Obstructive sleep apnea co-morbidity in patients with fibromyalgia: A single-center retrospective analysis and literature review

Edwin S. Meresh, Hewa Artin, Cara Joyce, Steven Birch, David Daniels, Jack H. Owens, Alvaro J.L. La Rosa, Murali S. Rao, Angelos Halaris

Research output: Contribution to journalArticlepeer-review

5 Scopus citations

Abstract

Background: Fibromyalgia (FM) is a chronic medical condition characterized by widespread pain, sleep disturbance, and cognitive dysfunction. Sleep disorders are thought to play a prominent role in the etiology and symptomatic management of FM, specifically obstructive sleep apnea (OSA). In order to provide collaborative care, we need a better understanding of any overlapping presentation of FM and OSA. We conducted a site-wide review of patients from 2012-2016 to identify FM patients diagnosed with OSA. Methods: Charts were reviewed in patients aged 18 and above from 2012-2016 using ICD codes from a clinical data repository. Intersection of patients with a diagnosis of FM and OSA in clinics of psychiatry, sleep, rheumatology, and other outpatient clinics was compared. Polysomnography order patterns for FM patients were investigated. Results: Co-morbidity was highest in the sleep clinic (85.8%) compared to psychiatry (42.0%), rheumatology (18.7%), and other outpatient clinics (3.6%) (p<0.001). In the rheumatology and other outpatient clinics, 93.5% and 96% of patients respectively, had no polysomnography ordered. Pairwise comparison of co-morbidity in clinics: sleep vs psychiatry, sleep vs rheumatology, sleep vs other clinics, psychiatry vs rheumatology, psychiatry vs other clinics, and rheumatology vs other clinics were statistically significant after applying a Sidak adjustment to the p-values (all p<0.001). Conclusion: Our analysis suggests that there could be a correlation between FM and OSA, and referral to sleep studies is recommended in the management of patients with FM. The varying prevalence of FM patients with co-morbid OSA in sleep clinics when compared to other outpatient clinics suggests a discrepancy in the identification of FM patients with OSA. When properly screened, OSA co-morbidity has the potential to be higher in other outpatient clinics.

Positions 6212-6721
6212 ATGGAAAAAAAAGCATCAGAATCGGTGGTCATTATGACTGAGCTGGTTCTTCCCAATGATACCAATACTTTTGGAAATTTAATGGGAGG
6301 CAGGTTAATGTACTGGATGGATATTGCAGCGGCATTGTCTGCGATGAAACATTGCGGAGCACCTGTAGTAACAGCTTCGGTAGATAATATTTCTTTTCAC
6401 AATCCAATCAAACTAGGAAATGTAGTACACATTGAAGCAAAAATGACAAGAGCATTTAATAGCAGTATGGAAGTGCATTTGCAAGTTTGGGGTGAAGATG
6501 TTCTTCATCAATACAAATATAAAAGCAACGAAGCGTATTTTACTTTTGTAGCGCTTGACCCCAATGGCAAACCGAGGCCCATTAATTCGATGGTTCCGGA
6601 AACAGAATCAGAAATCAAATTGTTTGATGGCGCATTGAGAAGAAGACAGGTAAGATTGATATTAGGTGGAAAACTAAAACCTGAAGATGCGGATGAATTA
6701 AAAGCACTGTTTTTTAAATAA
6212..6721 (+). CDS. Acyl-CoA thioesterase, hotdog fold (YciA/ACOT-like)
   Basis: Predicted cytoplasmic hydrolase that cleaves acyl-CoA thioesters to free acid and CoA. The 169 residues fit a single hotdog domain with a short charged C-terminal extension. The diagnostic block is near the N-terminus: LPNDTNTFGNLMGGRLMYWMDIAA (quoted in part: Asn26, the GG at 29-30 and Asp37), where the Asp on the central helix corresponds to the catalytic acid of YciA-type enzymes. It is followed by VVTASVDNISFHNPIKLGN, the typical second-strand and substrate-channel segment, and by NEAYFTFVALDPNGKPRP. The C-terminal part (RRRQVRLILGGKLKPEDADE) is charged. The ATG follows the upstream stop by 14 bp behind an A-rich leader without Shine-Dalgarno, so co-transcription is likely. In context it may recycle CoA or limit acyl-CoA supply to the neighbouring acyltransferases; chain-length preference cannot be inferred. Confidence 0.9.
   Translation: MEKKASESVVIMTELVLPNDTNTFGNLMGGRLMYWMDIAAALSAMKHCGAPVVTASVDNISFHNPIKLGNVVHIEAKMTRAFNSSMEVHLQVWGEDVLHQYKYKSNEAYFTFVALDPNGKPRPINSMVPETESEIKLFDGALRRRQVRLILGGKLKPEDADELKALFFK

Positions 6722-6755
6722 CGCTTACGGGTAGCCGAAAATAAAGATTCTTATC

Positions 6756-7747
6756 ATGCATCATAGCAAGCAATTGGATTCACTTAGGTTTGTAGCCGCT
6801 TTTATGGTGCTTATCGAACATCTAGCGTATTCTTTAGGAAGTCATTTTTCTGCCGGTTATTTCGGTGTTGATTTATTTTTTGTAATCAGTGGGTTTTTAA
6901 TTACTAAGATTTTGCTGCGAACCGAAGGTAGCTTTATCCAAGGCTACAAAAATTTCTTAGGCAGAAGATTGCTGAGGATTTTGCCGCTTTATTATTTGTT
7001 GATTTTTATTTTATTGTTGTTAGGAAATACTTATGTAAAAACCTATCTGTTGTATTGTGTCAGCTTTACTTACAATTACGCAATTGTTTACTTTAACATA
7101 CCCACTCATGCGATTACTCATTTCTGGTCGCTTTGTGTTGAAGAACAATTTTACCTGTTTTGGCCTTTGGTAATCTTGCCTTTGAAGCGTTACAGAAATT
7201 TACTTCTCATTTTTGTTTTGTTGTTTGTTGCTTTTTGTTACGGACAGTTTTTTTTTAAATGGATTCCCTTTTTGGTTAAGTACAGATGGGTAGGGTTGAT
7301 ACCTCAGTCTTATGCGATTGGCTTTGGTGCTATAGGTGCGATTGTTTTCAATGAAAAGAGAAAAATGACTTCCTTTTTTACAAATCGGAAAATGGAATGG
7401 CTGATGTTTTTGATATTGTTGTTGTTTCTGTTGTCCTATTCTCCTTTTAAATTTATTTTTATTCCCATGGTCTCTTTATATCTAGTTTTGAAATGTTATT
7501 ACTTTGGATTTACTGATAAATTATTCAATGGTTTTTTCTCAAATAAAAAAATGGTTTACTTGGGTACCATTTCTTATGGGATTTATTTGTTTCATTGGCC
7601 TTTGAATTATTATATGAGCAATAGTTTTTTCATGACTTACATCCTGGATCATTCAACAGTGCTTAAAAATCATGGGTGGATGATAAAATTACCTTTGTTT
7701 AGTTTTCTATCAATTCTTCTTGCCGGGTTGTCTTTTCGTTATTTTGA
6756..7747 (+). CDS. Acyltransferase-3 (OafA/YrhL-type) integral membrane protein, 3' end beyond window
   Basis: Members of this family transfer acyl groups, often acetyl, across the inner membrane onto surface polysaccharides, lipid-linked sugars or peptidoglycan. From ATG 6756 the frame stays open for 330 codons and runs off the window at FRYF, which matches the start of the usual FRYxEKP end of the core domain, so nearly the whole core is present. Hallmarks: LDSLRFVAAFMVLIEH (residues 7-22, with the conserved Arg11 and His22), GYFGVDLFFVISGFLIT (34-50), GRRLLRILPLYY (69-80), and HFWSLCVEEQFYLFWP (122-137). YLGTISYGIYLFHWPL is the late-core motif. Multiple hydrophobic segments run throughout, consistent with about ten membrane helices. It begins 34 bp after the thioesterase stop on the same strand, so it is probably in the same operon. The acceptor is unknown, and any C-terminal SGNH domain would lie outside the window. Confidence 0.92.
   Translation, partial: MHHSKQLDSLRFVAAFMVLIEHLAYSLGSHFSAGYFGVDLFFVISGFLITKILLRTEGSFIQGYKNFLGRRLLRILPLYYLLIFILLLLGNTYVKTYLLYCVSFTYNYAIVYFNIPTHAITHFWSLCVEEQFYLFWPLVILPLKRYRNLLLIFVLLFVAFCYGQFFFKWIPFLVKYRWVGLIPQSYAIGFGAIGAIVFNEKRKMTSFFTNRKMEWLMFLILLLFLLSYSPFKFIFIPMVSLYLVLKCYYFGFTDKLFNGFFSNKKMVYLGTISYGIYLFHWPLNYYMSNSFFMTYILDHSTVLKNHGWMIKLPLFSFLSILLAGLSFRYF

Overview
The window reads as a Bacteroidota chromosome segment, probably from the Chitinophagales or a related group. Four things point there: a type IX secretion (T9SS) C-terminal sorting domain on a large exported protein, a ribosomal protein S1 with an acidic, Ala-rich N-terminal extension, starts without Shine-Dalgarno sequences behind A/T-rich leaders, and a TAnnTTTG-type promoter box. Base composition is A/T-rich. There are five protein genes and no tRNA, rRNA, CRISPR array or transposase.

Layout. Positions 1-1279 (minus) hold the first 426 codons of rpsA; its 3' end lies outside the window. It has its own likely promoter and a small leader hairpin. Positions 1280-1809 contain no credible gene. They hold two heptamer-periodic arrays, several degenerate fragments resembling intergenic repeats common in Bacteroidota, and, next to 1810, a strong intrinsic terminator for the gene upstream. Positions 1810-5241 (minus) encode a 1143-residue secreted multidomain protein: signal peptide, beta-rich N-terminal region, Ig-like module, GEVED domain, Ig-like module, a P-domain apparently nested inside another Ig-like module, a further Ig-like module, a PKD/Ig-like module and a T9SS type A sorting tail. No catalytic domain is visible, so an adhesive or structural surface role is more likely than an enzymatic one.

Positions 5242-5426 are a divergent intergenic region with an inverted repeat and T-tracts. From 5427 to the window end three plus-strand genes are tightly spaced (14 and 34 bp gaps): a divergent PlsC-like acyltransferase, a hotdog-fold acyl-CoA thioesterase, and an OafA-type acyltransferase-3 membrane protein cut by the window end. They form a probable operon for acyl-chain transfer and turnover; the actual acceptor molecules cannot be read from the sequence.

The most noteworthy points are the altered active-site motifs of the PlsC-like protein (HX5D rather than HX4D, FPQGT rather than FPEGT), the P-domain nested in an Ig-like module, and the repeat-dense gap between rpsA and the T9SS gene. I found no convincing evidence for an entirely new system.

Original languageEnglish
Pages (from-to)103-109
Number of pages7
JournalOpen Access Rheumatology: Research and Reviews
Volume11
DOIs
StatePublished - 2019

Keywords

  • Co-morbidity
  • Fibromyalgia
  • Obstructive sleep apnea
  • Psychiatry
  • Rheumatology
  • Sleep

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